ABOUT THE ARTIST'S WORK
A pioneer of the Land Art movement, sculptor Alice Aycock’s outdoor architectural works consider the relationships between the built form and the body. Embedded within the landscape, her early works merged art with everyday life. These works were participatory, drawing the viewer through constrictive passageways to elicit a physiological response such as fear or anxiety. Her later machinic sculptures comprised of cogs, wheels
and often motors, appear functional, but are ultimately fantastical, sprawling complexes that intentionally defy utility and reason. Inspired by science, history, religion, and anthropology, her structures explore the intersection between the rational and irrational, questioning how we create knowledge about the world and how this knowledge is manifested in our structures.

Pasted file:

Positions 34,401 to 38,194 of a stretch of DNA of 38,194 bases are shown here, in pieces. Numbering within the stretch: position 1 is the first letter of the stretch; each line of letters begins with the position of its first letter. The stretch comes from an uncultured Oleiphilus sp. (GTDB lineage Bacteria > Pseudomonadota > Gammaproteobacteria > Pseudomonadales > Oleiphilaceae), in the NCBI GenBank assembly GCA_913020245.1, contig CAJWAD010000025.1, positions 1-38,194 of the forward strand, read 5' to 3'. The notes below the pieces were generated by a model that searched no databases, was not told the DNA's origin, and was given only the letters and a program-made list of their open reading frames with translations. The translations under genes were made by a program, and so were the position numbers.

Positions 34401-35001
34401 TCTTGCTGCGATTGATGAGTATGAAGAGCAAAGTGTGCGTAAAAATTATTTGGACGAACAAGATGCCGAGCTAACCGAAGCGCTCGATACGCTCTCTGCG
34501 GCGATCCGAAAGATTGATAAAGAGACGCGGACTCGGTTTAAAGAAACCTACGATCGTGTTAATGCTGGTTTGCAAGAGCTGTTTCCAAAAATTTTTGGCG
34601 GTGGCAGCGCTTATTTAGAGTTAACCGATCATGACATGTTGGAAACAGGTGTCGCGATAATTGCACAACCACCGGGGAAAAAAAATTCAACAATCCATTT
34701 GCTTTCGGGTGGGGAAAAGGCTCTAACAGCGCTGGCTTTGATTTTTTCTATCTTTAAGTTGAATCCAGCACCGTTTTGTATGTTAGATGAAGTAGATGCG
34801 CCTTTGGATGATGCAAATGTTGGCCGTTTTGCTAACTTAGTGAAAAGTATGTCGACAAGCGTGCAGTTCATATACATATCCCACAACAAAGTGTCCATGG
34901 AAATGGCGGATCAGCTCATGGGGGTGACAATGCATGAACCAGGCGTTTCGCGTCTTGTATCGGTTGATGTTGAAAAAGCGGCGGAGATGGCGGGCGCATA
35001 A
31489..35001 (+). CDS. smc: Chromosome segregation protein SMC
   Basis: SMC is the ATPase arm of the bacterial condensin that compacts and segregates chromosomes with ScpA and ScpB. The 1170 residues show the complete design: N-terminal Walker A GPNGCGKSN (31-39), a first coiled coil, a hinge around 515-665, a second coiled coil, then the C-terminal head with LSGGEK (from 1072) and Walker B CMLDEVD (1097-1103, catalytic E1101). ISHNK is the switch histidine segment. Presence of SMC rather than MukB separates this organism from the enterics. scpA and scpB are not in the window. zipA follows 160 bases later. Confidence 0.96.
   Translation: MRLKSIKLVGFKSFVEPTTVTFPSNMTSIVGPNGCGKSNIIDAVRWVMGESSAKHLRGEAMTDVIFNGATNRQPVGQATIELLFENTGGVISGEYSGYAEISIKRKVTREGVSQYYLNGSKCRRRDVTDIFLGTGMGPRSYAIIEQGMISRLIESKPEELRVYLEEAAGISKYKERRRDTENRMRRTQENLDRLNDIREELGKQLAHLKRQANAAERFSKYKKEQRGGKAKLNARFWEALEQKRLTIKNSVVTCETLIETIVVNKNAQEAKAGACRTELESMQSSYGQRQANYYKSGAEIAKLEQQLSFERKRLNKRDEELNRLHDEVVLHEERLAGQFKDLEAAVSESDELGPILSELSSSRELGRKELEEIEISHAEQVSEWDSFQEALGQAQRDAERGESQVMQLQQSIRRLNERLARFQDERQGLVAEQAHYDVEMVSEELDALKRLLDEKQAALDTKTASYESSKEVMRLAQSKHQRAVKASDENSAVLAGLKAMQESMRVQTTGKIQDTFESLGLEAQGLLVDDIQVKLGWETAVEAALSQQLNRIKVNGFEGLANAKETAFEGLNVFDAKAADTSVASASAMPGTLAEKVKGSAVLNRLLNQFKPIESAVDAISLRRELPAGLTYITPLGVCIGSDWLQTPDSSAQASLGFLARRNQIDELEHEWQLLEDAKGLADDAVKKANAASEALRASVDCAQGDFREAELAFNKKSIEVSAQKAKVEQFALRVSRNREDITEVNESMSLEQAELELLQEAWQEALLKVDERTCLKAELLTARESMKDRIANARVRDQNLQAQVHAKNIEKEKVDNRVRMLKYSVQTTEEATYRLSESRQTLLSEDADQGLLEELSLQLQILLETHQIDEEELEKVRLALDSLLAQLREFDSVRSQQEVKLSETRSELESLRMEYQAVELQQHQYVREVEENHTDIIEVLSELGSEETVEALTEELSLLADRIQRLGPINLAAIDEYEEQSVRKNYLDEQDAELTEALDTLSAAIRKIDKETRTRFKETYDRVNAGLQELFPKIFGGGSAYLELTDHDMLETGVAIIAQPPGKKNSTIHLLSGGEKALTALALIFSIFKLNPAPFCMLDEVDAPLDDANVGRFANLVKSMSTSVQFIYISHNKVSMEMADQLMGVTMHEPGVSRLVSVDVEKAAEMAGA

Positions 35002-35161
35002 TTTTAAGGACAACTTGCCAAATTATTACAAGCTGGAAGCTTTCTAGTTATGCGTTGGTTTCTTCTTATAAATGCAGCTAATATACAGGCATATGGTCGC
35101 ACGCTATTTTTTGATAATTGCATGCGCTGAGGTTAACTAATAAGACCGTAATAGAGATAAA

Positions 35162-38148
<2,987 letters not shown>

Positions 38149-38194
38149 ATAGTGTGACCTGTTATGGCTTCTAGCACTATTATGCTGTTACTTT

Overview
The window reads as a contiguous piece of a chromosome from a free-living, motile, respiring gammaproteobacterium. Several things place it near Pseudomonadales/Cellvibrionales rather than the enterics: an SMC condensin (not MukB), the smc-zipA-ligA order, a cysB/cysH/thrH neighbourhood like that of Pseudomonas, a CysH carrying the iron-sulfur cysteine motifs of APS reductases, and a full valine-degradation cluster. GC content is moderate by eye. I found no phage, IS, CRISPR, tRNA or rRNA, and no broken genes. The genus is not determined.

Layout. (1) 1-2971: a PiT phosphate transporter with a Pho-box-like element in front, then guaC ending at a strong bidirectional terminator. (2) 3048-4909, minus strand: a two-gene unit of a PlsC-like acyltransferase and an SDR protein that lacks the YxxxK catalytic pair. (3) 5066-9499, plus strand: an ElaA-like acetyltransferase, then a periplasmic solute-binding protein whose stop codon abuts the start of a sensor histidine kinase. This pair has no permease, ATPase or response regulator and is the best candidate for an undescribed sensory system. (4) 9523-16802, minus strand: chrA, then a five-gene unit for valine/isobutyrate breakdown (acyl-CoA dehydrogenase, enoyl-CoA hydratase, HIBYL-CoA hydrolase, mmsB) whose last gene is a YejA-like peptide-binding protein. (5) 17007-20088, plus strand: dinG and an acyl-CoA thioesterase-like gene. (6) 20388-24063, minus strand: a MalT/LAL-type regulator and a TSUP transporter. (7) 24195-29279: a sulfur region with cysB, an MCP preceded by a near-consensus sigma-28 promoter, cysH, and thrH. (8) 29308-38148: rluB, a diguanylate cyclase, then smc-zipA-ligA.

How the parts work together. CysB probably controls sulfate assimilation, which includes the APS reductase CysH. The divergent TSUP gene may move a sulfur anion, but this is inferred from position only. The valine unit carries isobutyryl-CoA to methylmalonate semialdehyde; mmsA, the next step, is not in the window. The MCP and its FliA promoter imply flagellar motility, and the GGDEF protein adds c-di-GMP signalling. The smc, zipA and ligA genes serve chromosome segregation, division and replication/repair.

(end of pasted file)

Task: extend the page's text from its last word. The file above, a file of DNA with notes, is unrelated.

Originally from Harrisburg, PA, Alice Aycock has lived in New York City since 1968. She received a B.A. from Douglass College and an M.A. from Hunter College. Currently she is represented by Marlborough Gallery, New York. Her works can be found in numerous collections including the Museum of Modern Art, the Whitney Museum, the Brooklyn Museum, the Louis Vuitton Foundation, the LA County Museum, the National Gallery of Art, the Sheldon Museum of Art, Storm King Art Center, and the Sprengel Museum in Hanover, Germany. She has had three major retrospectives. The first was organized by the Wurttembergischer Kunstverein in Stuttgart in 1983 and traveled to Koln, Marl, Den Haag, and Luzern. The 1990 retrospective was organized by the Storm King Art Center in Mountainville, NY. In 2013, a retrospective of her drawings and small sculptures was exhibited at the new Parrish Art Museum in Water Mill, New York coinciding with the Grey Art Gallery in New York City. The exhibition traveled to the AD&A Museum at the University of California, Santa Barbara and the Santa Barbara Museum of Art. A fully illustrated catalogue, “Some Stories are Worth Repeating,” with an essay by Jonathan Fineberg accompanied the retrospective. MIT Press published the artist’s first hardcover monograph, entitled Alice Aycock, Sculpture and Projects, authored by Robert Hobbs in 2005.